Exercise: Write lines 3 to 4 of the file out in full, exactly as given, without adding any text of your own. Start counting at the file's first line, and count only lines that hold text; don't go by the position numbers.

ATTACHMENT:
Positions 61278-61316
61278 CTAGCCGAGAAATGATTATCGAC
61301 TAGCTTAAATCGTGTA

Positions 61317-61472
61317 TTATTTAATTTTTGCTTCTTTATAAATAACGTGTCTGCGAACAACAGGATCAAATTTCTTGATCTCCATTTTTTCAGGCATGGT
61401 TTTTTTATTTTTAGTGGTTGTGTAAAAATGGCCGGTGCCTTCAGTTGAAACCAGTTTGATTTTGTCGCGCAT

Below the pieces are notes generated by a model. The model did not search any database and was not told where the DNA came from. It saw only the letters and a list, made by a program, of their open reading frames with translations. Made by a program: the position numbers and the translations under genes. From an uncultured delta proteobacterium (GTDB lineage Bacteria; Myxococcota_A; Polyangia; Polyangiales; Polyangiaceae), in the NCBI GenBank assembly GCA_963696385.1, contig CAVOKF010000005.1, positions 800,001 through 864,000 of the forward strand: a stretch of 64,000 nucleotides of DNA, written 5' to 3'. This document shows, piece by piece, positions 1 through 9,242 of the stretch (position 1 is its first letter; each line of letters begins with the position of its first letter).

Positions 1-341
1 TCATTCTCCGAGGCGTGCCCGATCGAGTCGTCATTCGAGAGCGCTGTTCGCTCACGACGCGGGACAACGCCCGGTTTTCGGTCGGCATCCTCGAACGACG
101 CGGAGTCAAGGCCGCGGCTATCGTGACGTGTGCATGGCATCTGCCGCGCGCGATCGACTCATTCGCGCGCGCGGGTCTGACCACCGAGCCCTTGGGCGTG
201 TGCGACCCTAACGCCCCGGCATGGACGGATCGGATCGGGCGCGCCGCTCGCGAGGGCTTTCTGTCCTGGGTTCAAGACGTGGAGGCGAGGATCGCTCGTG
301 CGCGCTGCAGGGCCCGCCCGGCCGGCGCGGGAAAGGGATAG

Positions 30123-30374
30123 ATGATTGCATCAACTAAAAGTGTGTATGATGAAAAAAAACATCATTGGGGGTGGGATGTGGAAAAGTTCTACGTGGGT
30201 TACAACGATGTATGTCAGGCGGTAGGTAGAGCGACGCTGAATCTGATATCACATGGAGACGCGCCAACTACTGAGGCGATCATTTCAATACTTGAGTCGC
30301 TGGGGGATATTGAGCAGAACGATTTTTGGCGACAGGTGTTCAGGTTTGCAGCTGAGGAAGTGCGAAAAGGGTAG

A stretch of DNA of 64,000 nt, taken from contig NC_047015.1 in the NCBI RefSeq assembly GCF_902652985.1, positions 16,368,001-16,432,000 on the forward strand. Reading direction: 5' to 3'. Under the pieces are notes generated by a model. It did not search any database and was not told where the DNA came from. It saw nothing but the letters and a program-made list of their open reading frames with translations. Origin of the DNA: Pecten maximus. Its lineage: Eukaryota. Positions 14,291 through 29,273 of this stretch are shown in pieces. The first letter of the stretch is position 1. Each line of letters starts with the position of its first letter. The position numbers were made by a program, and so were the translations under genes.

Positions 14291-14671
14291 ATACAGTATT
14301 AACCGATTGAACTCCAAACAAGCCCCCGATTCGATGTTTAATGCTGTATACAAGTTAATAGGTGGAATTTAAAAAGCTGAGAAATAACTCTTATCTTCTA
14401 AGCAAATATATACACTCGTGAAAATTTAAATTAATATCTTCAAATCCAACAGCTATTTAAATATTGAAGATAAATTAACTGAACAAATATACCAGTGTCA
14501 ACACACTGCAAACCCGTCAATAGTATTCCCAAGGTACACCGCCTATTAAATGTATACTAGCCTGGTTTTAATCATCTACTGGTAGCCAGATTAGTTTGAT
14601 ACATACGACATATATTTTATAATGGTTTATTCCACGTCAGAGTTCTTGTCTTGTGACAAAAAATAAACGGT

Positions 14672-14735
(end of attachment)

61301 TAGCTTAAATCGTGTA

Positions 61317-61472